I PROPOSE in this appendix to place before the reader some specimens of the traditions embodied by the Secretary of Wackidi in the section of his work devoted to the person and character of Mahomet. These will, I hope, prove interesting from the facts they relate, as well as illustrate generally the style and contents of the Mahometan biographies of the Prophet.
"Description of Mahomet in the Old Testament and the Gospels- Mahomet was thus foretold: 'O Prophet! We have sent thee to be a Witness and a Preacher of good tidings, and a Warner, and a Defender of the Gentiles. Thou art my servant and my messenger. I have called thee Al Mutawakkil (he that trusteth in the Lord). He shall not be one that doeth iniquity, nor one that crieth aloud in the streets; he shall not recompense evil with evil, but he shall be one that passeth over and forgiveth. His kingdom shall be Syria. Mahomet is my elected servant; he shall not be severe nor cruel. I shall not take him away by death, till he make straight the crooked religion; and till the people say,- There is no God but the Lord alone. He shall open the eyes of the blind, and the ears of the deaf; and the covered hearts."
These are evident perversions of passages in Isaiah xlii. and lxi. Ayesha in one set of traditions represents them as prophecies from the Gospel, in ignorance apparently that they were quoted there (Matt. xii. 18) as applying to Jesus.
His disposition. When Ayesha was questioned about Mahomet, she used to say: "He was a man like yourselves; he laughed often and smiled much."- But how would he occupy himself at home? "Even as any of you occupy yourselves. He would mend his clothes, and cobble his shoes. He used to help me in my household duties; but what he did oftenest was to sew. If he had the choice between two matters, he would choose the easiest, if no sin accrued therefrom. He never took revenge excepting where the honour of God was concerned. When angry with any person he would say "what hath taken such a one that he should soil his forehead in the mud!"
His humility was shewn by his riding upon asses accepting the invitation even of slaves, and when mounted, by his taking another behind him. He would say, "I sit at meals as a servant doeth, and I eat like a servant: for I really am a servant;" and he would sit as one that was always ready to rise. He discouraged (supererogatory) fasting, and works of mortification. When seated with his followers, he would remain long silent at a time. In the Mosque at Medina, they used to repeat pieces of poetry, and tell stories regarding the incidents that occurred in the days or ignorance, and laugh ; and Mahomet, listening to them, would smile at what they said.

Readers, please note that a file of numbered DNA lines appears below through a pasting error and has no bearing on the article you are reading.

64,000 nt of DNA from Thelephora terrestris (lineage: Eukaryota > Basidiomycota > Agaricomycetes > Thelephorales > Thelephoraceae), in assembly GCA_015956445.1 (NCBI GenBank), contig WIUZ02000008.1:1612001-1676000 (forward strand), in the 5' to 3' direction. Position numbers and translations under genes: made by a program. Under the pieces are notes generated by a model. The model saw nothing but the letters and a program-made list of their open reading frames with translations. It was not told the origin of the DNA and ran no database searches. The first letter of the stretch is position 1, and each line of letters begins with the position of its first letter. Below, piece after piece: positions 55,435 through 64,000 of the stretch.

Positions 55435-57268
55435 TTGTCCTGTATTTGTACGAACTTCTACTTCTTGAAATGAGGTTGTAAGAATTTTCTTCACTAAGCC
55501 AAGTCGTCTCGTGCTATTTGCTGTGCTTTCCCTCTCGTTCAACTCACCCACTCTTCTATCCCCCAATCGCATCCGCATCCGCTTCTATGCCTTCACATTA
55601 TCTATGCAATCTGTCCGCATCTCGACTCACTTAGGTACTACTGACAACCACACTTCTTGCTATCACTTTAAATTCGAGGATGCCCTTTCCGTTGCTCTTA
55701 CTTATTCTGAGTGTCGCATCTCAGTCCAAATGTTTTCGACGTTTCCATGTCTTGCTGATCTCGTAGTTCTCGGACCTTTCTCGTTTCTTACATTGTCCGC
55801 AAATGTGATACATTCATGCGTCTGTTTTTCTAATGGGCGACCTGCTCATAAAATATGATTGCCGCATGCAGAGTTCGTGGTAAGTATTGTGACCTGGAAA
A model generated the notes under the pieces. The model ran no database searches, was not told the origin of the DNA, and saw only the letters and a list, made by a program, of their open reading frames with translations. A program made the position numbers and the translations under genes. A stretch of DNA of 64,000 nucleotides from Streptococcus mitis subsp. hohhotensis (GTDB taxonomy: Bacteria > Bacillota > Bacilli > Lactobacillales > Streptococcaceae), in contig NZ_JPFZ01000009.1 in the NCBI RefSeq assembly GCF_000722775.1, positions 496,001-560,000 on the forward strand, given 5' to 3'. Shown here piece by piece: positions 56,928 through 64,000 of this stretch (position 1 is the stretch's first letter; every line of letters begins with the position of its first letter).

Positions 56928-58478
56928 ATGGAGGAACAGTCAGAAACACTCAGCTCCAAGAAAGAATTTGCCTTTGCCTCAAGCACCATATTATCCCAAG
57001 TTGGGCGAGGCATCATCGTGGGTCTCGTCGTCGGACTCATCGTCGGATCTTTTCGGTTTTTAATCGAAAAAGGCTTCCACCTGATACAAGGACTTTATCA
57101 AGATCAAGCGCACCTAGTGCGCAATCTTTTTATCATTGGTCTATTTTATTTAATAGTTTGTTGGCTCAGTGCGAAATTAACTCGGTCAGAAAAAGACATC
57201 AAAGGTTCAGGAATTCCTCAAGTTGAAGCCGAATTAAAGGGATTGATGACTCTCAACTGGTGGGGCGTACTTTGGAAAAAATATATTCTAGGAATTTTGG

Mahomet hated nothing more than lying, and whenever he knew that any of his followers had erred in this respect, he would hold himself aloof from them until he was assured of their repentance.
His manner of speech. - He did not speak rapidly, running his words into one another, but enunciated each syllable distinctly, so that what he said was imprinted in the memory of every one who heard him. When at public prayers, it might be known from a distance that he was reading, by the motion of his beard. He never read in a singing or chanting style but he would draw out his voice, resting at certain places. Thus, in the opening words of a Sura, he would do so after , after and after .
His walking.- One says that at a funeral he saw Mahomet walking, and remarked to a friend how rapidly he moved along; it seemed as if he "were doubling up the ground." He used to walk so rapidly that the people half ran behind him, and could hardly keep up with him.
His eating. - He never ate reclining, for Gabriel had told him that such was the manner of kings; nor had he ever two men to walk behind him. He used to eat with his thumb and his two first fingers; and when he had done he would lick them, beginning with the middle one. When offered by Gabriel the valley of Mecca full of gold, he preferred to forego it,- saying, that when he was hungry he would come before the Lord lowly; and when full, with praise.
Excellence of his Morals. - A servant maid being once long in returning from an errand, Mahomet was annoyed and said, "If it
were not for the law of retaliation, I should have punished you with flue toothpick" (i.e. with an inappreciably light punishment.)
Mahomet at Prayers.- He used to stand for such a length of time at prayer that his legs would swell. When remonstrated with, he said- "What! Shall I not behave as a thankful servant should?" He never yawned at prayer. When he sneezed he did so with a subdued voice, covering his face. At funerals he never rode: he would remain silent on such occasions, as if conversing with himself, so that the people used to think he was holding communication with the dead.